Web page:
The Southern Birds

It’s winter again and every year at that time the night sky clears up and lets us admire its wonders. So put the kettle on, take your scarf, beanie and gloves, stretch your neck, and let’s brave the cold night air, look up and gaze at the distant stars.
Birders will spend a considerable amount of time looking for all the avian diversity occurring in the area. From buttonquails running through the grass to vultures soaring at high altitude, there are enough of them to do some proper neck-muscle exercise during the daytime. At night, owls and nightjars are taking over, but if you keep your head up, there are also a few birds that you cannot miss, as long as you know what you are looking for. Of course, we are no longer talking about birds of flesh and colourful feathers here, but constellations hid amongst the thousands of visible stars. If you can connect the right dots, you can uncover their secrets and stories.
Let’s start with the ancient ones.
When the night starts and it is just getting dark enough to see the sky clearly, look in the direction of the north, and right above you, you will see Corvus, the raven or crow. It is a small constellation, almost box-shaped, and honestly, not really looking like a crow… It was described by the Greco-Egyptian astronomer (and many more titles) Ptolemy, during the second century. Its story is linked with Apollo. A crow was fetching water for the god of music (among many other things) but stopped on his way to eat fig. He then lied to Apollo and said a water snake (hydra) kept him from the water, holding the snake in his talon as a proof. Apollo saw the lie and flung them in the sky, condemning the crow to be thirsty forever. As a result, you find the crow (Corvus) close to but out of reach of the cup (Crater), both along with the water snake (Hydra).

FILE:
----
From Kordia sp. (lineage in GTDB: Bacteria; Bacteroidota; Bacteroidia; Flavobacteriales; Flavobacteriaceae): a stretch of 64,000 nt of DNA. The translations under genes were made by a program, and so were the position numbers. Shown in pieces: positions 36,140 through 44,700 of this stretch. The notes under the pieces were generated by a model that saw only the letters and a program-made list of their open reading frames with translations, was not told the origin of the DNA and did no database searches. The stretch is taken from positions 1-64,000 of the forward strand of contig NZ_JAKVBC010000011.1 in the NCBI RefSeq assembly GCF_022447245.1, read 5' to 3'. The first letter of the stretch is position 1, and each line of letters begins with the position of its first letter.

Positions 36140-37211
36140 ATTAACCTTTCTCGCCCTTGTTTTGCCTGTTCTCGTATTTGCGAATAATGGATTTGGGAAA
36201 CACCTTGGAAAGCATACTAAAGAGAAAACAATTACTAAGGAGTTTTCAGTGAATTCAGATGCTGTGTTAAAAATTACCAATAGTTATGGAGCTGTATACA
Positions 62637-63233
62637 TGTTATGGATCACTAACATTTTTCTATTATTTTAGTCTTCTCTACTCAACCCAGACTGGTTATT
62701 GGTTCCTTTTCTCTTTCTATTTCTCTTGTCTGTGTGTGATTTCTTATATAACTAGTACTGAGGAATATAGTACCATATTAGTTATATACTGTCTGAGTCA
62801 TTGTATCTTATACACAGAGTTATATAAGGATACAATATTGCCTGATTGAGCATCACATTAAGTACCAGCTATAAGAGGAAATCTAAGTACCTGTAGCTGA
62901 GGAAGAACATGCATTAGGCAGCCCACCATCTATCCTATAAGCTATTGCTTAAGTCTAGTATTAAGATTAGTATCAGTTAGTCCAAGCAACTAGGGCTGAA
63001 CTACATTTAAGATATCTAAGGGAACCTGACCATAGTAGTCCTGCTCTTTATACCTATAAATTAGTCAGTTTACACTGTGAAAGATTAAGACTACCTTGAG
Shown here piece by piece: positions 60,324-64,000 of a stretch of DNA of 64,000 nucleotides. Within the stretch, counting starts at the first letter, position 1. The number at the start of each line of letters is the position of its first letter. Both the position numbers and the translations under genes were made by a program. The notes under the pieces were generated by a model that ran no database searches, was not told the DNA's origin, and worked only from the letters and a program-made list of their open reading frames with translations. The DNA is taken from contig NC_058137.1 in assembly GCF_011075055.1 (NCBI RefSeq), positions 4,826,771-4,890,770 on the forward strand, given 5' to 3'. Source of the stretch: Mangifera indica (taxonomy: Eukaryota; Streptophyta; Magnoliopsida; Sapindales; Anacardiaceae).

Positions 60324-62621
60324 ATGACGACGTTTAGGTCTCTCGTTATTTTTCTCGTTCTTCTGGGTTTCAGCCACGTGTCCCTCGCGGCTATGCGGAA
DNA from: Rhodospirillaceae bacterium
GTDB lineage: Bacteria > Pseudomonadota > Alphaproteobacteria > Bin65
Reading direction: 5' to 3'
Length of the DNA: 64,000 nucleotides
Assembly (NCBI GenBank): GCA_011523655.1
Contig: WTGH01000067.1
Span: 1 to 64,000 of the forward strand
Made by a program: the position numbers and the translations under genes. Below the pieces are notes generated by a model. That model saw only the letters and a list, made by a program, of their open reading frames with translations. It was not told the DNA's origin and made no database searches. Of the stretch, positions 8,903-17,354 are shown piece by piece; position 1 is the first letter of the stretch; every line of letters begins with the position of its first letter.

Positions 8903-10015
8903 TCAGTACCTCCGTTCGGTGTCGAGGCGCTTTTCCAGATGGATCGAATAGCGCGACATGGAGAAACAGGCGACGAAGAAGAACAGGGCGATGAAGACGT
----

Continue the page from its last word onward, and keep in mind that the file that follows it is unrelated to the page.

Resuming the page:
Let’s now turn towards the east and wait a bit longer. As we get closer to 21:00, we can see another bird described by Ptolemy rising in the sky: Aquila, the eagle. A much bigger constellation that actually looks more like a bird, and where shines Altair, the 12th brightest star in the night sky. It represents the eagle carrying Zeus’ thunderbolt. During Ptolemy’s lifetime, the Romans also identified it as Vultur Volans, the flying vulture, another fitting name for the African sky. Close to it was also Vultur cadens, the falling vulture! We now call it Lyra.
As we keep waiting, past midnight comes Cygnus, the Swan, with Deneb, the 19th brightest star in the night sky. Also described by Ptolemy, the origin of the name is however a bit more confusing. It could be different incarnations of Zeus, or Orpheus after his murder, or several characters of the Greek mythology named Cygnus. Being a prominent constellation of the northern hemisphere, especially in Summer and Autumn, Cygnus is also called the Northern Cross, in reference to our Southern Cross, but this one doesn’t help to find the north! Together with the two “vultures” (actually Aquila and Lyra), they also refer to the Stymphalian birds, voracious birds defeated by Hercules during his 6th labour.
But even if we can also see these birds from the southern hemisphere, let’s leave them and their ancient stories for other, more specific constellations: The Southern Birds, that you will only be able to admire from our side of the equator, in what we call the southern sky, the southern half of the celestial sphere.
These birds are Pavo, the peacock, Grus, the Crane, Tucana, the toucan, and Phoenix.